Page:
Enable/disable defer loading of CSS

CSS plays a pivotal role in crafting the aesthetic appeal of webpages, encompassing elements such as fonts, colors, and spacing. In the realm of content management systems (CMS) like WordPress, where themes are frequently employed, styling definitions are often dispersed across multiple CSS files, tailored to their specific application and placement within the website. Additionally, plugins utilized within these CMS platforms introduce further CSS files to facilitate the rendering of their respective widgets and content elements on the webpage.

Performance Issues Due to Multiple CSS Files

Indeed, every addition of CSS files imposes a cost in terms of increased load time for web browsers. This delay in downloading, parsing, and rendering CSS files before content can be displayed on the screen directly impacts the user experience and is measured by metrics like “First Contentful Paint” (FCP) in Google’s Core Web Vitals.

Let’s simplify the understanding by considering the total size of all CSS files on a website to be 1 Megabyte. Regardless of the number of CSS files, this total size is crucial for our analysis. Assuming a standard 3G network, it typically takes around 4 seconds to load these CSS definitions.

This 4-second duration acts as a significant blocker for the entire page. Until all CSS files are downloaded, parsed, and processed by the browser, rendering of any content on the screen is delayed. Such a delay is substantial enough to potentially prompt visitors to bounce from the site, underscoring the critical importance of optimizing CSS delivery for enhancing user experience and reducing bounce rates.

Why defer CSS

In the scenario outlined above, where the total CSS size for the page amounts to 1 MB, it’s evident that loading all stylesheet definitions, including those destined for the footer area, isn’t optimal. Instead, a more efficient approach involves prioritizing the loading of styles necessary to render content within the visible area of the screen—the so-called “above the fold” content.

By initially loading only critical CSS, we enable users to swiftly engage with the page, commencing their reading journey from the top without undue delays. Concurrently, non-critical CSS—pertaining to elements below the fold or beyond immediate visibility—can be deferred for subsequent loading. This methodology, often referred to as critical and non-critical CSS loading, ensures a smoother user experience by balancing the need for immediate engagement with the optimization of loading times.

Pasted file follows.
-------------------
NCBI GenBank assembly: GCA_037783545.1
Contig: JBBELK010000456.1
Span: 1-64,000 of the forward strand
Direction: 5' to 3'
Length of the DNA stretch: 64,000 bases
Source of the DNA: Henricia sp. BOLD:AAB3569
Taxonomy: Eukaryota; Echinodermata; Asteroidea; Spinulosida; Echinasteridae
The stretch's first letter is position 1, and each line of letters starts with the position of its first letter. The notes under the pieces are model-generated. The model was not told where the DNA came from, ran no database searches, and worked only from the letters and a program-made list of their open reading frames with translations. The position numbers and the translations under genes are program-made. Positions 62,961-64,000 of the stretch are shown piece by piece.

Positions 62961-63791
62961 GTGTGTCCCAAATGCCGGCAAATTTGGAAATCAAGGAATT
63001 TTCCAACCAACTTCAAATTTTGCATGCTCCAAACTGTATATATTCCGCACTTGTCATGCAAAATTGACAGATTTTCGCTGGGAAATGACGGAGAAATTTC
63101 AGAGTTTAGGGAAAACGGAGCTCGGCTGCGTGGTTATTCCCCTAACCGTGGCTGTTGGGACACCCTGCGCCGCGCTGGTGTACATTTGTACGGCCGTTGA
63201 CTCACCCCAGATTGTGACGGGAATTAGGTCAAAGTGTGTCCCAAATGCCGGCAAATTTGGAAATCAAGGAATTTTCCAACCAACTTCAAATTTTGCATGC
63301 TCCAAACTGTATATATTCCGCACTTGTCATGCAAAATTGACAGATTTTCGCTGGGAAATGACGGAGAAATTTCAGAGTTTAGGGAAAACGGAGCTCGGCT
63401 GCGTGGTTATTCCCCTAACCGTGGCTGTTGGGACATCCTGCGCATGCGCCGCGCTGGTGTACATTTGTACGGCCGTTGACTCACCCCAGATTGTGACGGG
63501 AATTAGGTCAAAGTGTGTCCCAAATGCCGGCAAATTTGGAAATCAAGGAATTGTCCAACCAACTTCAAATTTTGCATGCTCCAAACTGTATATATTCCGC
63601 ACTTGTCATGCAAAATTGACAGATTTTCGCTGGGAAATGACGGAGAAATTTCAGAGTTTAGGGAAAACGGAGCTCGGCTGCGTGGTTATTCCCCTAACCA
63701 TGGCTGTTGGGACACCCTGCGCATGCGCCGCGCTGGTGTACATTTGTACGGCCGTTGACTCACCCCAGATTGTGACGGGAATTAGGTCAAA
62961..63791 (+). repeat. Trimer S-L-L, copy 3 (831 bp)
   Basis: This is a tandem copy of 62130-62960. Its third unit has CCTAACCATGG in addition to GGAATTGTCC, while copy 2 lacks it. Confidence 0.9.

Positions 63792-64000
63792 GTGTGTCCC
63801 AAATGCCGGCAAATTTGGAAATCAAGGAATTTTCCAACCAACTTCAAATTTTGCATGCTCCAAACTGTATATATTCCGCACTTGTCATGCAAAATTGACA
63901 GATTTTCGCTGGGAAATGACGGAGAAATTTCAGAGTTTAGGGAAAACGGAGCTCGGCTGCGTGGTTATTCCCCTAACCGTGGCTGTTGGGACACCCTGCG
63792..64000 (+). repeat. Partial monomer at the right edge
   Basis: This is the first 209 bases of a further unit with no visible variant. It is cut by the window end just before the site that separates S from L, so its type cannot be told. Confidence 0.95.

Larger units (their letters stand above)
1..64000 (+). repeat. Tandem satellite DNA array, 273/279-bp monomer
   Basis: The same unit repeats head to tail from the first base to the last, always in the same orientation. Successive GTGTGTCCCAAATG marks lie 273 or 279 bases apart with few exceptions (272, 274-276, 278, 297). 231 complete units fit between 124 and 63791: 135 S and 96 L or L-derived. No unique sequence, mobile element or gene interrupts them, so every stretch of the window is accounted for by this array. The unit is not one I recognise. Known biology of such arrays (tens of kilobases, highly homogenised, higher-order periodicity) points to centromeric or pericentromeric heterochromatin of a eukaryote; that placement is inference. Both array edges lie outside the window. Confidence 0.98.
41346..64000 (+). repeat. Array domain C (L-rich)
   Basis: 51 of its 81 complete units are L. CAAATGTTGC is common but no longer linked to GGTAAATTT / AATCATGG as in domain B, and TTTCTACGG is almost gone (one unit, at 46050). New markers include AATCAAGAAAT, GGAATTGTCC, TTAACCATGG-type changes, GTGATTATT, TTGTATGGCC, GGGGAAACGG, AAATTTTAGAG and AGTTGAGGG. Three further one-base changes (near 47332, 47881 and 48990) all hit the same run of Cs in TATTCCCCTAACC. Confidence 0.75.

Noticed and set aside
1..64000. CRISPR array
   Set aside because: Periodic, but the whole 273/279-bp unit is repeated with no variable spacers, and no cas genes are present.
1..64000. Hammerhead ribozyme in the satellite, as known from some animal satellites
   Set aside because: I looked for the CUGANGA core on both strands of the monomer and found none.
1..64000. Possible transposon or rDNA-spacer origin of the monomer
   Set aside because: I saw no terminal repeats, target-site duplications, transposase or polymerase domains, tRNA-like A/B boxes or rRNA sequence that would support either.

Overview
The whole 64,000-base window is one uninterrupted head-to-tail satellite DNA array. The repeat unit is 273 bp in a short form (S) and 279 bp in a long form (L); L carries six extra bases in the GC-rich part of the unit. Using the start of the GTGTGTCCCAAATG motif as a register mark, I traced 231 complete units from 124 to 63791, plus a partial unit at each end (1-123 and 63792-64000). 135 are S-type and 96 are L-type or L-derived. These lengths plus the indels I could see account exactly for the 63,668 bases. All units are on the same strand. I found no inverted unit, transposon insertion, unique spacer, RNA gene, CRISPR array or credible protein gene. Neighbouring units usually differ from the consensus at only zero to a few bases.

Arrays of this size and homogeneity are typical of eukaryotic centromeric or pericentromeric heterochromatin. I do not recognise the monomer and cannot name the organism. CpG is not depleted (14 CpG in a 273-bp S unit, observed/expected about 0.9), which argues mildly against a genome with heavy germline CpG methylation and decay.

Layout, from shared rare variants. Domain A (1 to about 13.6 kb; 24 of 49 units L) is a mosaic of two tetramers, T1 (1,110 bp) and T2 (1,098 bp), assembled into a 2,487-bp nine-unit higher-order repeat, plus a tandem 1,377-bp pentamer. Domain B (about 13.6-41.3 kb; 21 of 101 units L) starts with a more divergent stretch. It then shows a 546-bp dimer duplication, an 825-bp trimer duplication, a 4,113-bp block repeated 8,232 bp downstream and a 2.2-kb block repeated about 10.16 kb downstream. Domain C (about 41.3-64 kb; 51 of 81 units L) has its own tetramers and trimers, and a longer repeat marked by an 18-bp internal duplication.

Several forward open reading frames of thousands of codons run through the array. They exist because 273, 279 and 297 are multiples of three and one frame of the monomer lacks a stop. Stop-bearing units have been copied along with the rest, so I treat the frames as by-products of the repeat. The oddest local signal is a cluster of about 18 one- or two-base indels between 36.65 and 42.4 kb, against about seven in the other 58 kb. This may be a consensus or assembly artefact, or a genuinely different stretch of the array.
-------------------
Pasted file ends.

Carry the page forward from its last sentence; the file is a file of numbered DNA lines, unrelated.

Critical CSS, focusing on the essentials required for initial content rendering, serves as the cornerstone of this strategy. Conversely, non-critical CSS, earmarked for elements lower on the page, can be loaded in a staggered fashion, either a few seconds after the critical CSS or precisely before users are anticipated to scroll down, thus maintaining an optimal balance between performance and user engagement.

Toggle CSS defer

When you enable CSS deferring, RabbitLoader automatically takes care of the critical and non-critical CSS in a unique way for every single web page of the website. This ensures the minimum render-blocking time due to CSS loading and parsing.

This option is available on the Console->Settings->Page Rules. If you are new to the page rule, please take a look here. Click on the modify button for the page rule you want to modify. If you want this new setting to be effective for the entire website, choose the ‘*’ rule.

Turn on the checkbox for CSS optimization.

CSS Defering on Whole Website.

When CSS optimization is turned on, a critical CSS is generated for each page including only the styling required for above-the-fold page content, and the non-critical CSS is deferred. This improves the page load time and improves Core Web Vital health.

Exclude CSS files from deferring

For any reason, if you would like RabbitLoader to never defer some CSS files, you can put those file names in the “Skip lazy load” box separated by space. If there are multiple files with the same name, you can also include the path of the file. For example, /folder1/style.css and /folder2/style.css


This technique can also be used when critical CSS generated by RabbitLoader is missing some styling due to how CSS is extracted.

Re-trigger Critical CSS build

While RabbitLoader automatically detects styling changes and regenerates critical CSS, it may miss some styling changes if they are done outside the main theme or done with the old class name. For example, if a class .title{color:red} is changed to .title{color:blue}, this may not retrigger CSS generation.

Critical CSS looks for the classes of the BODY tag and retriggers when the class list is modified. You can include a new class in the BODY tag and increment it when CSS is modified. For example, if it is WordPress and the last modified CSS affecting above-the-fold CSS was modified on 10th April, the below class be added to the BODY tag-

$className = base64_encode(strtotime("2024-04-10 23:40:59"));

Include the $className in the BODY tag as <body class=".....existing classes..... $className"> which will then be picked up by RabbitLoader.